Iconic punk progenitor Iggy Pop is touring through the US this spring, and I caught his show in Portland, Oregon last month. As a huge Iggy fan, this tour was no small deal to me. Iggy delivered. Despite new physical limitations, he gave everything his body could give, and the set list of new and old tunes like “Some Weird Sin” and “Repo Man” was a fan’s dream. Ticket prices were not.
Three months earlier, Iggy revealed that he’d recorded a new album in secret with musician Josh Homme. Stephen Colbert featured a debut live performance. The New York Times ran a story. It was savvy marketing. Named Post Pop Depression, the album has generated lots of excitement because it’s Iggy’s first since 2013, and because Iggy, as Homme said, “is the last one of the one-of-a-kinds.” The album even peaked at number one on the Billboard charts ─ Iggy’s first number-one album. But with concert tickets ranging from $50 to $125 (and as high as $400 on the secondary market), people were grumbling.
With a recent slew of documentary films and books, punk’s forty year old body has been repeatedly repackaged, sweetened and sold to the masses at the mall, mystifying and irritating many people in the process.In The Baffler, Eugenia Williamson analyzes punk’s history, evolution, literature and commodifycation and addresses the lingering question: what does being ‘punk’ even mean anymore more?
Besides, anyone who’s seen the Ramones documentary End of the Century knows that punks weren’t entirely free from rules, even within the confines of their small domain. In one of the film’s saddest sequences, Dee Dee Ramone—the band’s lovable, goofy bass player and resident junkie sexpot—tries to set out on his own as a white rapper. By the time he hit his forties, he had grown tired of the bowl haircut, tight jeans, and leather jacket dress code enforced by Johnny Ramone, a man who thanked George W. Bush at his induction to the Rock and Roll Hall of Fame. Chastened by the verdict of the market—and it must be conceded, abundant evidence of his absent rapping talent—Dee Dee fatalistically dons his bomber jacket and returns to the Ramones fold, never again to depart from the prescribed formula in the short balance of his life. So much for punks doing whatever the fuck they wanted.
Before there was pop-punk, there was Billy Idol. More than any other artist of his era, the man born William Broad brought the style and attitude of punk rock into the American mainstream, via massive hits including “White Wedding” and “Rebel Yell.”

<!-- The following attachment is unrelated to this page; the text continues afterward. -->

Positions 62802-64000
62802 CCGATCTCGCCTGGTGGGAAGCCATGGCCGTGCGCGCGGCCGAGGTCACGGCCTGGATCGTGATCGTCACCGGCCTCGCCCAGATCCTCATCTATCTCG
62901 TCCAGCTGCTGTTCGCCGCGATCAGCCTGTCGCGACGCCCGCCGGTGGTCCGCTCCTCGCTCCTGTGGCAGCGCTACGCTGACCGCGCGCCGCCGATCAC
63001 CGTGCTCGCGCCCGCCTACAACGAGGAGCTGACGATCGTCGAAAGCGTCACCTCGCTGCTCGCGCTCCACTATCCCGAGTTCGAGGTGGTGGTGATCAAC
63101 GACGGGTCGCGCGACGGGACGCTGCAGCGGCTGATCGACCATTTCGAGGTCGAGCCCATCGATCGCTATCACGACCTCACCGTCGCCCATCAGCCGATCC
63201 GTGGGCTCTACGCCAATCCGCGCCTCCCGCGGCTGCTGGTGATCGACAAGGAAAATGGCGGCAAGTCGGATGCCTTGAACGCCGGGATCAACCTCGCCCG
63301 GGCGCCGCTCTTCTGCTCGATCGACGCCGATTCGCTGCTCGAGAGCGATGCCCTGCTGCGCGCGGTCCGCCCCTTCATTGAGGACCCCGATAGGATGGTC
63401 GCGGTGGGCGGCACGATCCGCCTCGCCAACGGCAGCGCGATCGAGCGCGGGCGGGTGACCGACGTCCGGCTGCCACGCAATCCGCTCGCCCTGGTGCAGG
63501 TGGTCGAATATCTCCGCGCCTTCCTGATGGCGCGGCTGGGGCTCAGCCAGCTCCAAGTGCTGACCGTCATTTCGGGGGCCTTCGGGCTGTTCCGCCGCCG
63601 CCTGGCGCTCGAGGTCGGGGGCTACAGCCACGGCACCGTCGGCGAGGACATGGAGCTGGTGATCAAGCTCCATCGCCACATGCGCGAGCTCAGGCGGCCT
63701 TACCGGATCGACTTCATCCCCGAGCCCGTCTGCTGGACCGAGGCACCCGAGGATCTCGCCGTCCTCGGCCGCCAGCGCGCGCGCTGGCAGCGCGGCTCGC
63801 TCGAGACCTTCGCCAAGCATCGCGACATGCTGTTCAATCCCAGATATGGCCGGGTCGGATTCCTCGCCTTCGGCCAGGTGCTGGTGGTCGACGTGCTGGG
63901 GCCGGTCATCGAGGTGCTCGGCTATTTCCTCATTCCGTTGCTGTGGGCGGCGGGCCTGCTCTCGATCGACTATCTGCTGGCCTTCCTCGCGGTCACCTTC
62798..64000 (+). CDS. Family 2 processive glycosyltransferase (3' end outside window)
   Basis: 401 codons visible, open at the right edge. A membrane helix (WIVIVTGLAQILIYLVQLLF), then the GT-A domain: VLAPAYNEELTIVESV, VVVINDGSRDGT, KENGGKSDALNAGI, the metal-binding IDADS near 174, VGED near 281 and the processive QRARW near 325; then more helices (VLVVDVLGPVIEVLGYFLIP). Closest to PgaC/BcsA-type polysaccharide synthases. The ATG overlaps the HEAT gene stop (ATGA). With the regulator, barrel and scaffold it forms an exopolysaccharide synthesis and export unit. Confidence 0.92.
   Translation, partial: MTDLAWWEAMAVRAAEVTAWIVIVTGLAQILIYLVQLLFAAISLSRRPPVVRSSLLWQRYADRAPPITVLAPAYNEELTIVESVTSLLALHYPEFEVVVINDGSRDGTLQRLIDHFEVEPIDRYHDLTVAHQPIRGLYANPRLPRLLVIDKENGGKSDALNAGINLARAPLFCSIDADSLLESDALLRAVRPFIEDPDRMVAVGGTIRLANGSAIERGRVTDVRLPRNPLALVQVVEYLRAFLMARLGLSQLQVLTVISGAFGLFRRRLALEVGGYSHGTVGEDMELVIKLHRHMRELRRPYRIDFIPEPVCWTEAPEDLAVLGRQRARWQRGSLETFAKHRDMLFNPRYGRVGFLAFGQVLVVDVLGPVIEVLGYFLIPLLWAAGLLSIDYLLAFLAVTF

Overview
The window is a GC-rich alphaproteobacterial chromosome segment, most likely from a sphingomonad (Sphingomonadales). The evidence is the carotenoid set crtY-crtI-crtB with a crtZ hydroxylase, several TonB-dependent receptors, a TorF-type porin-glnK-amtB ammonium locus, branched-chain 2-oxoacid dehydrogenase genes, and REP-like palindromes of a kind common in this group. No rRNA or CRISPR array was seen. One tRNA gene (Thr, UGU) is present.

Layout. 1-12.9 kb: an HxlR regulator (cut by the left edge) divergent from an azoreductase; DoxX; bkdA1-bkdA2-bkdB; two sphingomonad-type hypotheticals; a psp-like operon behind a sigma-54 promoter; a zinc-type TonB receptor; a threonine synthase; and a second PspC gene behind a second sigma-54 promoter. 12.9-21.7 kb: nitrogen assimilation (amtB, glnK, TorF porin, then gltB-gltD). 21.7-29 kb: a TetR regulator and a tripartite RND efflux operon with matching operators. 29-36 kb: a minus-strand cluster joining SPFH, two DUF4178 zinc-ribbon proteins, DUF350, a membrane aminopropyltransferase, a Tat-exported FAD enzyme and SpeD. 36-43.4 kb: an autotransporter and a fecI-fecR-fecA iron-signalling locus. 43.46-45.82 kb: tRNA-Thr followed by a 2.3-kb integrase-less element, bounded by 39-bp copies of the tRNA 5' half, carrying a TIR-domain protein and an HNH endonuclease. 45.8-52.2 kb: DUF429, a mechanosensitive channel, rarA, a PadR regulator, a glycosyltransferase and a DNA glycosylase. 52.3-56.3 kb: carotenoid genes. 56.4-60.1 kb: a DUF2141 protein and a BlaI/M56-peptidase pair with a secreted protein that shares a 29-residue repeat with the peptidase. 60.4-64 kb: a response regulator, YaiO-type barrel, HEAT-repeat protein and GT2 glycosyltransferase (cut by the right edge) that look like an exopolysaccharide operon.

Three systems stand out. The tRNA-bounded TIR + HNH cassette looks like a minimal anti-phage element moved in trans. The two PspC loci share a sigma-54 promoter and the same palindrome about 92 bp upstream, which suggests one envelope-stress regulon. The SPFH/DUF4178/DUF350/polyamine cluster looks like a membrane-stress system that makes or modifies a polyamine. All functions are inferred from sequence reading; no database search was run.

For this, he was both celebrated and vilified. Fans adored Idol’s bad-boy image and his music’s cagey mix of aggressive guitars, dance beats and pop hooks. But to his detractors, he was a fraud — the “Perry Como of punk,” in Johnny Rotten’s famously dismissive phrase.
Throughout his career, Idol has seldom addressed such criticisms directly. But in his latest album, Kings and Queens of the Underground, and a new  memoir, Dancing With Myself, both released last October, the veteran singer clearly is shoring up his legacy. Both the book and the album’s title track explore at length his role in the birth of British punk, as lead singer of the band Generation X and part of the crew that launched the Roxy, London’s first punk-rock club, in 1976.
—Andy Hermann writing in LA Weekly about the musical highs and personal lows of the singer with the snarling lip and studded leather wrist-guards, Billy Idol. Hermann’s piece ran in February, 2015.
“When we first came out, [punk] was kind of on some vulgar shit,” recalls Jenifer. “We started kicking PMA in our music, and the message was different than the regular punk rock. You know, a punk rocker can write a song about hate─I hate my mom or some shit, you know? We wasn’t on no shit like that. Some kids who wanted to see some regular shit saw us, and every kid’s heart and mind was opened. It’s like you’re just going to see some regular reggae music, and Bob Marley is playing. You might walk away from that and go, ‘Damn, that’s some consciousness in this music.’ When we would play, you see, [sings] ‘I got that PMA,’ and there was a whole mode of consciousness that was coming through it.”
—Jon Kirby writing in Wax Poetics about seminal rock group Bad Brains, a band of rastas who mixed punk rock with reggae and sent a message of love. Kirby’s piece ran in 2008.